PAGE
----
Grant will support construction of playground for abled and disabled children
PENDLETON, NY — A foundation established by a local family hoping to build a playground that can be enjoyed by the abled and disabled alike just took one big step closer to achieving its goal.
UBMD Orthopaedics & Sports Medicine has announced that the Mason’s Mission Foundation will be the sole recipient of its second annual 2016 CommunityCare Grant in the amount of $10,000.
“It’s our pleasure to support the Mason’s Mission Foundation,” said Robert J. Smolinski, M.D., a physician at UBMD Orthopaedics & Sports Medicine. “The playground will make a significant difference for families throughout the area with disabled children or adults. As orthopaedic specialists, we strongly believe in what the Mason’s Mission Foundation is trying to accomplish — giving every child and adult a place to play together, regardless of disability.”
Jason and Jennifer Evchich of Pendleton formed the Mason’s Mission Foundation to raise the $445,000 needed to build a playground that all children could enjoy. Thus far, they have raised about 47% of the total, or $210,000 — including the CommunityCare Grant; a $150,000 grant secured by state Sen. Robert Ortt, R-North Tonawanda; proceeds from a golf outing; and almost $20,000 raised through GoFundMe.
“When we were told that Mason’s Mission would be the sole recipient of the full $10,000 grant, we honestly didn’t know what to say,” Jason Evchich said. “We were just blown away. It’s wonderful. That they are so fully behind this and so supportive of our mission is just amazing.”
The impetus for the effort strikes close to home — the couple’s sons, Mason, 3, and Matthew, 2, were born with undiagnosed leukodystrophy, a rare and progressive genetic disease that affects the brain and spinal cord. The boys are unable to walk and have difficulty holding their heads up.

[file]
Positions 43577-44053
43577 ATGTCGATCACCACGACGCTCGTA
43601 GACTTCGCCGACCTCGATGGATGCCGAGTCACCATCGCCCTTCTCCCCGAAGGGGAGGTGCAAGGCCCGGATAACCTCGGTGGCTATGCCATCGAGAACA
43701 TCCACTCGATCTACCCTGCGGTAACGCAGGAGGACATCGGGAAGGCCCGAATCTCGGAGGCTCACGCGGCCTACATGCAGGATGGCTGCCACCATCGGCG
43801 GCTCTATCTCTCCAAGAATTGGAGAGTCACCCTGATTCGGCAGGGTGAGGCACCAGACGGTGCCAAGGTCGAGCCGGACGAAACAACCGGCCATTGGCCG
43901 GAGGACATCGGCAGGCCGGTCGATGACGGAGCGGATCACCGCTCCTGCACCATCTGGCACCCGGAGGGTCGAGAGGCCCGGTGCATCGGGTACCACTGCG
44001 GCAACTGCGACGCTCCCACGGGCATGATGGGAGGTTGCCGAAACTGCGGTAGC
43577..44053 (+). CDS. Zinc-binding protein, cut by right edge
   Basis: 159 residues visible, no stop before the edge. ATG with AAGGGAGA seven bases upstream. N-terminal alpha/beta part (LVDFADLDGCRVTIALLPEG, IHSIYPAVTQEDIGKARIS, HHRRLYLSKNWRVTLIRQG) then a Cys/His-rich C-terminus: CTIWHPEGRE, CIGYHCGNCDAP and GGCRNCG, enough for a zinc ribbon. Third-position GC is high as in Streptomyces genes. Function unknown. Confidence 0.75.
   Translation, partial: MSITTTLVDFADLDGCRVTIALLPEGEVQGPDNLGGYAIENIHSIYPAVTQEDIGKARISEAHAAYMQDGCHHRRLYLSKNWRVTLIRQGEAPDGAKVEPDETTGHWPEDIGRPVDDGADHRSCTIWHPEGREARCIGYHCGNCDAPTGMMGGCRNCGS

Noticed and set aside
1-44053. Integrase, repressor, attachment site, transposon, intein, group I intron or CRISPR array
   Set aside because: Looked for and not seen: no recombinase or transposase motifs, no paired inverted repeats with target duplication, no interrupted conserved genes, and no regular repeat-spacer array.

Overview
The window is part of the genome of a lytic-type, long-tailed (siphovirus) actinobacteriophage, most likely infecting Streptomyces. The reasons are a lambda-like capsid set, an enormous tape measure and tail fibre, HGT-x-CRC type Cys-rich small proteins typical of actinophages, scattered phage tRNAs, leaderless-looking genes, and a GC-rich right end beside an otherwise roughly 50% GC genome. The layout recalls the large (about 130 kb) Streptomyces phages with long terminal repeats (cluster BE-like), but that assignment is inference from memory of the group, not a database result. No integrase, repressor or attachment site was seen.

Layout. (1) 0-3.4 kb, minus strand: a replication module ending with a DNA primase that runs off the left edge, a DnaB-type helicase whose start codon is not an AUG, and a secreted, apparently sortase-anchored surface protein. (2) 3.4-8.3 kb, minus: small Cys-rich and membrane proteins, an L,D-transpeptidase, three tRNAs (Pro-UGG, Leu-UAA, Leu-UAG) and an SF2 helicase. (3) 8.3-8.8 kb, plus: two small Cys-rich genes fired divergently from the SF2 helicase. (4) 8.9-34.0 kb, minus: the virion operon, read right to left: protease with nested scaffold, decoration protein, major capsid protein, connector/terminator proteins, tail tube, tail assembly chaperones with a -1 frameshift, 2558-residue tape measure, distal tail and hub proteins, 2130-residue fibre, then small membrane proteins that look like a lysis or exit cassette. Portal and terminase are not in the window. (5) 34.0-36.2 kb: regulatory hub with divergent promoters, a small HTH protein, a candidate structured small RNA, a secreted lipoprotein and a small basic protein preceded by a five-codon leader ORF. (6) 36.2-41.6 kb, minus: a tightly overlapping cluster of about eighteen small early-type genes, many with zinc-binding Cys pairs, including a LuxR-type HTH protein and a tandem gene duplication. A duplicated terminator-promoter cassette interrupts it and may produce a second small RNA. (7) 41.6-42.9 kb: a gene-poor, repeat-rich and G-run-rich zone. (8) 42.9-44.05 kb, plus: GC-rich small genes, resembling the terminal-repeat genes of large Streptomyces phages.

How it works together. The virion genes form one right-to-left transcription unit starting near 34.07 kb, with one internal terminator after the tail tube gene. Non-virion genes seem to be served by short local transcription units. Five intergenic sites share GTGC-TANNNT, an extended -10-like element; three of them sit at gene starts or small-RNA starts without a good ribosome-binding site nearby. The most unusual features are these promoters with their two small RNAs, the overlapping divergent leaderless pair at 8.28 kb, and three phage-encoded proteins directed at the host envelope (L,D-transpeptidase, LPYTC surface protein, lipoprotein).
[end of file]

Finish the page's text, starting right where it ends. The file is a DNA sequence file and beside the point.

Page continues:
“We’ve been moved every day,” Evchich said. “Our boys are our inspiration. When they smile, we just light up. We’re a family of faith, and that’s how this all got started. And now, here we are.”
Like all children, Mason and Matthew love to play — but most playgrounds are designed for abled children. The new park, which will be built in Pendleton’s town park on Campbell Boulevard, will be fully accessible. Designed by Parkitects, Inc. of Lansing, NY, it will encompass 10,000 square feet and include swings, slides, climbing equipment, a merry-go-round, and visual and audio tools for abled and disabled people of all ages.
“We want to create opportunities for young children to get to know one another and teach them that disability isn’t a barrier,” Evchich said. “Play is the perfect avenue for those opportunities. And this is not just a park for children — we want people with adult disabled family members to feel welcome and come here to enjoy themselves. This park is about bringing people of all ages together.”
That’s especially important for the Evchich family. Their eldest child, McKenna, is not handicapped, but Evchich said she loves playing with her brothers.
“We see it with her — if you instill an attitude in young kids, they don’t see someone as being handicapped or disabled,” Evchich said. “They really just want to play together. That’s a big part of what we hope to accomplish with this park.”
The Mason’s Mission Foundation must raise an additional $235,000. To make a gift, visit www.gofundme.com and search for “Mason’s Mission Special Needs Park.” It is the family’s hope that the park will be funded and constructed by next summer — just in time for Mason to turn 4 in May and Matthew to turn 3 in June.
The CommunityCare Grant, now in its second year, gives up to $10,000 to local, non-profit 501(c)3 agencies in areas such as health and wellness, sports and fitness, activities for the mentally disabled, and geriatric health. Recipients are chosen based on economic need, the mission of the organization, and fund utilization goals. For additional information, visit ubortho.com and look under the About menu.
Media Coverage: Pendleton family closer to making special needs access playground a reality